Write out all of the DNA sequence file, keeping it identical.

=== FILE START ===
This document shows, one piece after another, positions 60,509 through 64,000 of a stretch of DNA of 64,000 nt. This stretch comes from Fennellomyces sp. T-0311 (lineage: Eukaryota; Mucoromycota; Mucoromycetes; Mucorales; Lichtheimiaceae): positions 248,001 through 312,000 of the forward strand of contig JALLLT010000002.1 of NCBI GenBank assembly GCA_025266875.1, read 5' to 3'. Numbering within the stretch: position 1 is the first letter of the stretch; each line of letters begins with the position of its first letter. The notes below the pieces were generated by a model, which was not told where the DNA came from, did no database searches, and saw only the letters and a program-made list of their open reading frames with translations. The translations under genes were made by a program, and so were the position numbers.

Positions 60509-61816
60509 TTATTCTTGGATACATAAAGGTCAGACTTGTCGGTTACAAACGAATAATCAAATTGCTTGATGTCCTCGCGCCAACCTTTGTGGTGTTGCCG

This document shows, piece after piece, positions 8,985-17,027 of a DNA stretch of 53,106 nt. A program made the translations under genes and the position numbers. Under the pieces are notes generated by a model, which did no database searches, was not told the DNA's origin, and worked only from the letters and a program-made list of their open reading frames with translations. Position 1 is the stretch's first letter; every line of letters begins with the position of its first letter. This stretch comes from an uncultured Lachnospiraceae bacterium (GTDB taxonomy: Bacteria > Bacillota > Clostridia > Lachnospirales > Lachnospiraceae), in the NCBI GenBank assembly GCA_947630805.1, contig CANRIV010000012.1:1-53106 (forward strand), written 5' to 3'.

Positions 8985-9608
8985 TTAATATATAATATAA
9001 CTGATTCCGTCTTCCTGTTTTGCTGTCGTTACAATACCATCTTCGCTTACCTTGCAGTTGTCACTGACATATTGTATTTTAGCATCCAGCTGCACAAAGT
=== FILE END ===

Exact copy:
This document shows, one piece after another, positions 60,509 through 64,000 of a stretch of DNA of 64,000 nt. This stretch comes from Fennellomyces sp. T-0311 (lineage: Eukaryota; Mucoromycota; Mucoromycetes; Mucorales; Lichtheimiaceae): positions 248,001 through 312,000 of the forward strand of contig JALLLT010000002.1 of NCBI GenBank assembly GCA_025266875.1, read 5' to 3'. Numbering within the stretch: position 1 is the first letter of the stretch; each line of letters begins with the position of its first letter. The notes below the pieces were generated by a model, which was not told where the DNA came from, did no database searches, and saw only the letters and a program-made list of their open reading frames with translations. The translations under genes were made by a program, and so were the position numbers.

Positions 60509-61816
60509 TTATTCTTGGATACATAAAGGTCAGACTTGTCGGTTACAAACGAATAATCAAATTGCTTGATGTCCTCGCGCCAACCTTTGTGGTGTTGCCG

This document shows, piece after piece, positions 8,985-17,027 of a DNA stretch of 53,106 nt. A program made the translations under genes and the position numbers. Under the pieces are notes generated by a model, which did no database searches, was not told the DNA's origin, and worked only from the letters and a program-made list of their open reading frames with translations. Position 1 is the stretch's first letter; every line of letters begins with the position of its first letter. This stretch comes from an uncultured Lachnospiraceae bacterium (GTDB taxonomy: Bacteria > Bacillota > Clostridia > Lachnospirales > Lachnospiraceae), in the NCBI GenBank assembly GCA_947630805.1, contig CANRIV010000012.1:1-53106 (forward strand), written 5' to 3'.

Positions 8985-9608
8985 TTAATATATAATATAA
9001 CTGATTCCGTCTTCCTGTTTTGCTGTCGTTACAATACCATCTTCGCTTACCTTGCAGTTGTCACTGACATATTGTATTTTAGCATCCAGCTGCACAAAGT